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Meta Threatens To Remove News If Congress Passes Media Bill

As news associations largely support the bill, civil liberties organizations strongly oppose

Facebook’s parent company, Meta Platforms, said it will consider removing news from the platform if congress passes legislation that will require tech companies to negotiate payouts with news publishers for distributing their content.

Following negotiations between Senate Majority leader Chuck Schumer (D-N.Y.) and minority leader Mitch McConnell (R-K.y.), the Journalism Competition and Preservation Act (JCPA) will be tied to the 2022 National Defense Authorization Act (NDAA), which must pass by year’s end to fund the military. Including the JCPA all but guarantees its passage after two years of stalled efforts.

Lawmakers say they want the journalism bill to pass to help local news outlets that have been plagued by plummeting revenue.

Understanding the Issue

Since 2004, the number of journalists employed by newspapers has dropped 50 percent, as print advertising revenue cratered. In many communities throughout the U.S., there is not enough revenue to pay local journalists.

More than one-in-five newspapers have closed over the past 15 years, half the counties in the country only have one newspaper, and nearly 200 counties in the U.S. have no newspaper at all, according to a report from the Hussman School of Journalism and Media.

Pew Research found that though newspapers saw a jump in digital subscriptions after the 2016 election of former President Donald Trump, the gains did not translate to the industry’s overall circulation growth. Pew’s data analysis “shows that total weekday circulation for U.S. daily newspapers – both print and digital – fell 8% in 2016, marking the 28th consecutive year of declines.”

The JCPA will create a four-year safe harbor from antitrust laws for news content creators to allow them the ability to negotiate with online content distributors (ie: Facebook, Google, WeChat) about the terms of which their content may be distributed.

The bill is modeled after an Australian law that passed on 2021. The bill will impact tech companies that have at least 50 million U.S-based users or subscribers and either a market cap of $550 billion or at least one billion worldwide monthly users. It also does not cover publishers who employ more than 1,500 full-time employees, which means only the New York Times, Wall Street Journal, and Washington Post would not be eligible for payments.

In an official statement reacting to news of the JCPA being tied to the NDAA, Meta said, “If Congress passes an ill-considered journalism bill as part of national security legislation, we will be forced to consider removing news from our platform altogether rather than submit to government-mandated negotiations that unfairly disregard any value we provide to news outlets through increased traffic and subscriptions.”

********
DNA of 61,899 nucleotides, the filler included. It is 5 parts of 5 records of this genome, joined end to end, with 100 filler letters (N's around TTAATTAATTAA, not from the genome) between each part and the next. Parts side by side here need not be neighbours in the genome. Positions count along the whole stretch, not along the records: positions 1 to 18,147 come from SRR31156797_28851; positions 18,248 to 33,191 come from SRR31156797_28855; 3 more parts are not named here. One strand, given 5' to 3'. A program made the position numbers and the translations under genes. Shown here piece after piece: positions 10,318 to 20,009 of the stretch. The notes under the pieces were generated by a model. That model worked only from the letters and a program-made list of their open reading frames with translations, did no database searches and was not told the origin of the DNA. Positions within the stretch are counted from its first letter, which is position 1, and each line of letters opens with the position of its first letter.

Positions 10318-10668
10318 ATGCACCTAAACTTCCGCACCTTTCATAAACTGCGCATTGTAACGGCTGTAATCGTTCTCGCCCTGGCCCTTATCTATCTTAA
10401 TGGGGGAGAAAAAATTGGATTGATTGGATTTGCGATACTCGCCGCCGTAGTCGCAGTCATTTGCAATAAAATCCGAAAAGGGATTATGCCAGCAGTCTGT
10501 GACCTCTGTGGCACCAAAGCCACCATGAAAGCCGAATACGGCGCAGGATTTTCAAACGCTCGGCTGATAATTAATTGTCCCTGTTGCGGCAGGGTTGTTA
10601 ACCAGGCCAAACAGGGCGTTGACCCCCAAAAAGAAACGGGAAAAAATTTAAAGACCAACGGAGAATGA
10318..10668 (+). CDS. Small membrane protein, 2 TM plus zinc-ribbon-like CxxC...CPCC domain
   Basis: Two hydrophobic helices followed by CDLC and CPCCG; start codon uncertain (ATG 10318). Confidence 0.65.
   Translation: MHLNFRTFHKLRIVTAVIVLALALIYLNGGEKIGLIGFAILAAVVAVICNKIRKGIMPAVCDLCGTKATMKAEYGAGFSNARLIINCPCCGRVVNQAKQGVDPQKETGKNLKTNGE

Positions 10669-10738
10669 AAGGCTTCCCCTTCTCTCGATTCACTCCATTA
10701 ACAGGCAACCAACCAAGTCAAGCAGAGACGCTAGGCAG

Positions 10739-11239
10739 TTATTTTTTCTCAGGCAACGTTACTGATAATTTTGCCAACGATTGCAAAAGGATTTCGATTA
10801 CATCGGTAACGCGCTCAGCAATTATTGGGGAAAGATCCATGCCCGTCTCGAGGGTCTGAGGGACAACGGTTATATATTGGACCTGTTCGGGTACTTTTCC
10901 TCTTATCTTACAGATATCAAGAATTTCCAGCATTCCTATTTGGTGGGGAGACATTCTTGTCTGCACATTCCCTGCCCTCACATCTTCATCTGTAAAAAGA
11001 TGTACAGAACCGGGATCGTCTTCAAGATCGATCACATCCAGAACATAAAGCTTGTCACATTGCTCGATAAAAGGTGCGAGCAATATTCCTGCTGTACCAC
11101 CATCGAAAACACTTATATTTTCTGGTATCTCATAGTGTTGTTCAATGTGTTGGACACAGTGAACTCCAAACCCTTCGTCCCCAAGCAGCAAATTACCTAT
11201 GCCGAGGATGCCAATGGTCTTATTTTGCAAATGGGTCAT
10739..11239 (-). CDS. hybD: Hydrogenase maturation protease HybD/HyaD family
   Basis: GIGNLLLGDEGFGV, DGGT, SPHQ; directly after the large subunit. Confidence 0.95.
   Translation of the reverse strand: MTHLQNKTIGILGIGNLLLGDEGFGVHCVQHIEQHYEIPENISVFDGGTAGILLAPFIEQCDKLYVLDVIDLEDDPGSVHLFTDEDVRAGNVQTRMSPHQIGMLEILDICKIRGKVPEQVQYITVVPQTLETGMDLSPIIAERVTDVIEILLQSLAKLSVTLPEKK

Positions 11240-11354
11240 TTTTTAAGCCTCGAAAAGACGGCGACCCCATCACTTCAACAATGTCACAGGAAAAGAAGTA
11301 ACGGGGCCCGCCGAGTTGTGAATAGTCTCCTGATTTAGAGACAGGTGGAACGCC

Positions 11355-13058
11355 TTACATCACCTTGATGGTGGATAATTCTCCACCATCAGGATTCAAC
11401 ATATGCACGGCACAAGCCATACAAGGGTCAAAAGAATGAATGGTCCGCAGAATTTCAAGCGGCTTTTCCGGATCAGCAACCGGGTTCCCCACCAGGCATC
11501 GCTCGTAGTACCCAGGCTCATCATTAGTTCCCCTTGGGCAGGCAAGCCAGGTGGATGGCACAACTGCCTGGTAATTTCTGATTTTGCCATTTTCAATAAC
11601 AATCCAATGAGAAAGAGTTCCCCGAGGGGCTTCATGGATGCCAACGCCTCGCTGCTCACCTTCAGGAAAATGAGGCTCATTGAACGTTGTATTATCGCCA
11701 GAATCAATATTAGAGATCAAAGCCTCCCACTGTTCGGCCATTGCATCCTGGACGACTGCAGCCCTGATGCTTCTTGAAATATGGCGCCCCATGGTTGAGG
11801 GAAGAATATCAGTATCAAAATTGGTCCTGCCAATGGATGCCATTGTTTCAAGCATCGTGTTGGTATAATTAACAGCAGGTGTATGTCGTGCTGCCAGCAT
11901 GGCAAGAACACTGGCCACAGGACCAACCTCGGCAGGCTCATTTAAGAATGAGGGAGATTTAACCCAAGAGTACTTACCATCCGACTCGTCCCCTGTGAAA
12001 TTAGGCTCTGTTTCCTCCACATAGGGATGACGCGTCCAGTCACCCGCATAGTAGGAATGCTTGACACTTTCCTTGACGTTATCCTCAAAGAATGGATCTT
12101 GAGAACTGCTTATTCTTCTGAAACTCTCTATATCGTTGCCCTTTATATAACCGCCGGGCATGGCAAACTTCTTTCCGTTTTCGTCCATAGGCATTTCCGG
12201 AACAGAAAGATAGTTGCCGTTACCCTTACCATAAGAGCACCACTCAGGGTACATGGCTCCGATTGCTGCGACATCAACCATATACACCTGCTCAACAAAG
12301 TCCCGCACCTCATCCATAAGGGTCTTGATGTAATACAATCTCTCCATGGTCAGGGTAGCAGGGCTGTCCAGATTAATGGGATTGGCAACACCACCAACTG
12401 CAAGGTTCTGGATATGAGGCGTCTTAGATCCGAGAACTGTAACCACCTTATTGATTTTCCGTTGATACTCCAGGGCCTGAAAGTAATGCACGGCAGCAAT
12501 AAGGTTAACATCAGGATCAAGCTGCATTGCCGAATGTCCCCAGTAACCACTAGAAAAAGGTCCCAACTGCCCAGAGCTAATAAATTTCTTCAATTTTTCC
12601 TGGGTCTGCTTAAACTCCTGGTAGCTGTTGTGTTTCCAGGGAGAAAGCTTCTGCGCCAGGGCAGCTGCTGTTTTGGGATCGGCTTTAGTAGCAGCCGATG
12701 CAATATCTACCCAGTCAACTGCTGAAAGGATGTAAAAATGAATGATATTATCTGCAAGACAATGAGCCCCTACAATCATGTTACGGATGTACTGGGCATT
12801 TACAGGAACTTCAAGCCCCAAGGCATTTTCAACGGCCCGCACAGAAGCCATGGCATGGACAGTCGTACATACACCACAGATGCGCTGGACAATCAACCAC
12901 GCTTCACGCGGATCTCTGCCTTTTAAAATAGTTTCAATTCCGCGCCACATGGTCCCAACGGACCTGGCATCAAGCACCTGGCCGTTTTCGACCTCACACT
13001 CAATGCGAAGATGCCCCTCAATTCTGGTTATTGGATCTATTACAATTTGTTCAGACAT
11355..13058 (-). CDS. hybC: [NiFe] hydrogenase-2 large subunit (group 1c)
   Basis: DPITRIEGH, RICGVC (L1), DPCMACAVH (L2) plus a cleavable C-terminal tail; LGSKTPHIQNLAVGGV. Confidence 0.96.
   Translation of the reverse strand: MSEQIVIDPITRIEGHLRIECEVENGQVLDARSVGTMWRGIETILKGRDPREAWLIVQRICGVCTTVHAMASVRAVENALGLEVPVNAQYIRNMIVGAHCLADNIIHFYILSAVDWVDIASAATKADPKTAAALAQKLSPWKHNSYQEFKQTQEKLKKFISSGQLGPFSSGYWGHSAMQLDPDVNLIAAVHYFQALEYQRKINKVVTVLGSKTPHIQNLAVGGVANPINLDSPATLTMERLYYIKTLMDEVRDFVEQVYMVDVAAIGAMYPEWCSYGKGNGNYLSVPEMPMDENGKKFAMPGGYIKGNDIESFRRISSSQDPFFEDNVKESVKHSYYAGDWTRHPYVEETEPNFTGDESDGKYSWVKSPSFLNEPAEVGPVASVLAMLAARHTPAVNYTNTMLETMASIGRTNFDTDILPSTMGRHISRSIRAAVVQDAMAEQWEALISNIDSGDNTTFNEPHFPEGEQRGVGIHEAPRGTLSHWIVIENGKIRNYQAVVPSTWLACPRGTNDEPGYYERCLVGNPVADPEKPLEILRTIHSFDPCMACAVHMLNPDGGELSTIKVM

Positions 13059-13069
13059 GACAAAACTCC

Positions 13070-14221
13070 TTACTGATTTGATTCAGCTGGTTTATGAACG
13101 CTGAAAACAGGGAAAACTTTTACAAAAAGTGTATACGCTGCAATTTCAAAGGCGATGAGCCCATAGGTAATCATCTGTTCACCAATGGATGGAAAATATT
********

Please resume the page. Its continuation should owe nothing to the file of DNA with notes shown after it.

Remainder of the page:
Meta argues that the JCPA forces platforms to pay for content its users may not want to see, which it says is not a meaningful source of revenue.

“Put simply: the government creating a cartel-like entity which requires one private company to subsidize other private entities is a terrible precedent for all American businesses,” Meta said.

Opponents vs. Supporters

Despite the fact that the JCPA was first introduced in 2019, and is likely to pass within weeks, sharp divides remain over the spirit and substance of key aspects of the legislation.

Trade associations representing news media have urged congress to add the bill to the NDAA. However, more than two civil liberties groups told congress to scrap the bill, saying it will “create an ill-advised antitrust exemption for publishers and broadcasters” and argued the bill does not require “funds gained through negotiation or arbitration will even be paid to journalists.”

First Amendment

Opponents of the bill say the JCPA violates the First Amendment, as it would force websites to carry third-party content, while also requiring them to pay. They also note the legislation gives the government the right to define what qualifies as “news,” representing an “exploitable opportunity that can shift with prevailing political winds,” according to the Recreate Coalition, an organization that lobbies on behalf of creators.

Supporters of the JCPA say the bill does not violate the First Amendment and would not block the posts of any individual user or require them to pay for content. Supporters also say the bill ensures that Big Tech companies pay for news content provided by local publishers who deserve more compensation for their work.

Job Losses For Full-Time Journalists

Opponents of the JCPA argue that the requirement a company maintain less than 1,500 full-time employees undermines the law’s stated goals, as it discourages hiring.

Supporters say that the 1,500 employee requirement won’t impact the industry because only three news organizations are big enough to approach that size (NYT, WSJ, WP).

Impact on Larger and Smaller Media Organizations

Opponents of the legislation believe that it will favor payments being made to larger media companies and do so without a requirement the money is actually spent on journalists. They argue JCPA benefits big media organizations and facilitates the very practices that resulted in the decline of local reporting.

Supporters say the JCPA is written to exclusively benefit smaller and local publications. “It severely penalizes Big Tech platforms if they do not negotiate in good faith,” says News Media Alliance, a Washington D.C.-based nonprofit. “By design, the JCPA does not allow large newspapers groups to disproportionately benefit through representation, governance, and allocation of funding.”

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